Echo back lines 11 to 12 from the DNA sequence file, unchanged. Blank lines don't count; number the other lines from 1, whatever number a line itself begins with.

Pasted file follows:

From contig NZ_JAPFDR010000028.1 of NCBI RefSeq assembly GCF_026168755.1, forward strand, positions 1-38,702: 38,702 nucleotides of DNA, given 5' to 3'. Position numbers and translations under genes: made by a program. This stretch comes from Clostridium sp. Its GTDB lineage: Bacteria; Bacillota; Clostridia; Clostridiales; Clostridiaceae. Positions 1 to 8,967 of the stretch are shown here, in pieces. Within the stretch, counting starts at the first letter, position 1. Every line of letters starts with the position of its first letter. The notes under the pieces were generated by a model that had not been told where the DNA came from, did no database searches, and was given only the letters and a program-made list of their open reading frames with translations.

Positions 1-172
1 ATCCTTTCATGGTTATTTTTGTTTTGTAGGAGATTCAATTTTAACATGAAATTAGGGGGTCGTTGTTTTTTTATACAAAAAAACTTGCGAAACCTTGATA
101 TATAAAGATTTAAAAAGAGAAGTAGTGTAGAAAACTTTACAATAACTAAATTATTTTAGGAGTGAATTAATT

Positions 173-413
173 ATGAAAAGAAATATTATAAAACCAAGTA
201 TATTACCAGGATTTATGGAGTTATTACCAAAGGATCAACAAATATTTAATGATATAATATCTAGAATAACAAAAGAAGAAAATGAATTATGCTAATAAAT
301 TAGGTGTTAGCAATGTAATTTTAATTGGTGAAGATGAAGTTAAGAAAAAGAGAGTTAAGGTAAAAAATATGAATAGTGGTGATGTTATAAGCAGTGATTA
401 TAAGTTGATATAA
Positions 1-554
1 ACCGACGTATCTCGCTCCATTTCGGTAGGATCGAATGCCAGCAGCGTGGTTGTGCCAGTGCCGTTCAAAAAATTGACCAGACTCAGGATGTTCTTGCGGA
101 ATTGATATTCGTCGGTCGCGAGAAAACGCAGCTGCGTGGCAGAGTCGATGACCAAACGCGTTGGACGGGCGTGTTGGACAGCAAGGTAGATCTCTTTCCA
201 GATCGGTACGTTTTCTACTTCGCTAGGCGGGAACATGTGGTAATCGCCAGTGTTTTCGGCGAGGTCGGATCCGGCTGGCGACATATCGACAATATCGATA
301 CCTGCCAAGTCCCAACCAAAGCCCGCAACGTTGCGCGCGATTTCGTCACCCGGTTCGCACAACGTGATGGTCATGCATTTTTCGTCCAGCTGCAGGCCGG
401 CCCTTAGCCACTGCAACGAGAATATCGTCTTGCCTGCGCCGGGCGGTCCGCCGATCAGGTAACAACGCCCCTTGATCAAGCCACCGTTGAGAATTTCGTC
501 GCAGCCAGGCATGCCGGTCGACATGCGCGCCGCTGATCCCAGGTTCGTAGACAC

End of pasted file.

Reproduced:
1 ACCGACGTATCTCGCTCCATTTCGGTAGGATCGAATGCCAGCAGCGTGGTTGTGCCAGTGCCGTTCAAAAAATTGACCAGACTCAGGATGTTCTTGCGGA
101 ATTGATATTCGTCGGTCGCGAGAAAACGCAGCTGCGTGGCAGAGTCGATGACCAAACGCGTTGGACGGGCGTGTTGGACAGCAAGGTAGATCTCTTTCCA